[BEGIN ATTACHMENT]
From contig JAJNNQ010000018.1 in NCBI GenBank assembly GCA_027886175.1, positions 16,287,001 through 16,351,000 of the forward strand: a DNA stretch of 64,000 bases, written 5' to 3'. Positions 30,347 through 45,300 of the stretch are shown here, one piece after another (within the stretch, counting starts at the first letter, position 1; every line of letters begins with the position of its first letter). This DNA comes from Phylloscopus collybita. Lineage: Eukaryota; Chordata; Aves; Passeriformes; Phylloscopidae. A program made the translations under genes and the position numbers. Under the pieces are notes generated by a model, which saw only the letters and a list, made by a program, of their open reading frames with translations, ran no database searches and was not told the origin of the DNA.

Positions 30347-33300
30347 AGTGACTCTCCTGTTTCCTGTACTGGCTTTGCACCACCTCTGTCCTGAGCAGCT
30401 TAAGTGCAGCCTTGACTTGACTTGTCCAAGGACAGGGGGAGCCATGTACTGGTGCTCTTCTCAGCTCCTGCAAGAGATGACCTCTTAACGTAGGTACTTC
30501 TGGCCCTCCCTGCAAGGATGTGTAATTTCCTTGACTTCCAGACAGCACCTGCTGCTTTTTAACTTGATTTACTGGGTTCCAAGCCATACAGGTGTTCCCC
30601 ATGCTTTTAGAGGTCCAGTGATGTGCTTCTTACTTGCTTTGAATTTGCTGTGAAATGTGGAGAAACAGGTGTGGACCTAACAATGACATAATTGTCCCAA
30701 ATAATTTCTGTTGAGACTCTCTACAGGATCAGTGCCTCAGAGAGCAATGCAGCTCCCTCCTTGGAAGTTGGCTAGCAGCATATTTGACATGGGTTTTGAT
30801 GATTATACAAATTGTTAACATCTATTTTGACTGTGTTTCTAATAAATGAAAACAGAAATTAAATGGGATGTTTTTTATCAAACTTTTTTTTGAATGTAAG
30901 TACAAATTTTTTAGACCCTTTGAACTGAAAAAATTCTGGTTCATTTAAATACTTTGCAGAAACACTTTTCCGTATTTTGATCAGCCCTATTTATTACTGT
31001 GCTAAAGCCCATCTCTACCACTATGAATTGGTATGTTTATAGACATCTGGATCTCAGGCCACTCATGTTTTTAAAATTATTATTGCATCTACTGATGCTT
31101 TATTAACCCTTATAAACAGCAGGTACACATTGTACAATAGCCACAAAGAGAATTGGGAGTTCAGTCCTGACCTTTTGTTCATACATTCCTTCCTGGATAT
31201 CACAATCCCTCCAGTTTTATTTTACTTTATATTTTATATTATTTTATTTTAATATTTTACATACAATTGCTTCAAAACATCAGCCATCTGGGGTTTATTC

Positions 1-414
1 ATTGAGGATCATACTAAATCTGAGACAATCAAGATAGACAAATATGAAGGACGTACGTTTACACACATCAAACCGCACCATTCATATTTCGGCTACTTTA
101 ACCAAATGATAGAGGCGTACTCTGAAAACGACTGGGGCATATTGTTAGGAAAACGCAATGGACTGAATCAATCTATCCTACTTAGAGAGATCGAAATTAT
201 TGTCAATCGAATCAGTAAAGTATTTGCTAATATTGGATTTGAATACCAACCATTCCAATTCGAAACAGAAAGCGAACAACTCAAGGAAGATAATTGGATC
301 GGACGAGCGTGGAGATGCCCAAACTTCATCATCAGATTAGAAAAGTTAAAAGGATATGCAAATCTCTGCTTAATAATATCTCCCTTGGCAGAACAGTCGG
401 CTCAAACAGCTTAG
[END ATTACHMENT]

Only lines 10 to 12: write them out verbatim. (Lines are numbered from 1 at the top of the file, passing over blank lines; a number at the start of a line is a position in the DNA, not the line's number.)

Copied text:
31001 GCTAAAGCCCATCTCTACCACTATGAATTGGTATGTTTATAGACATCTGGATCTCAGGCCACTCATGTTTTTAAAATTATTATTGCATCTACTGATGCTT
31101 TATTAACCCTTATAAACAGCAGGTACACATTGTACAATAGCCACAAAGAGAATTGGGAGTTCAGTCCTGACCTTTTGTTCATACATTCCTTCCTGGATAT
31201 CACAATCCCTCCAGTTTTATTTTACTTTATATTTTATATTATTTTATTTTAATATTTTACATACAATTGCTTCAAAACATCAGCCATCTGGGGTTTATTC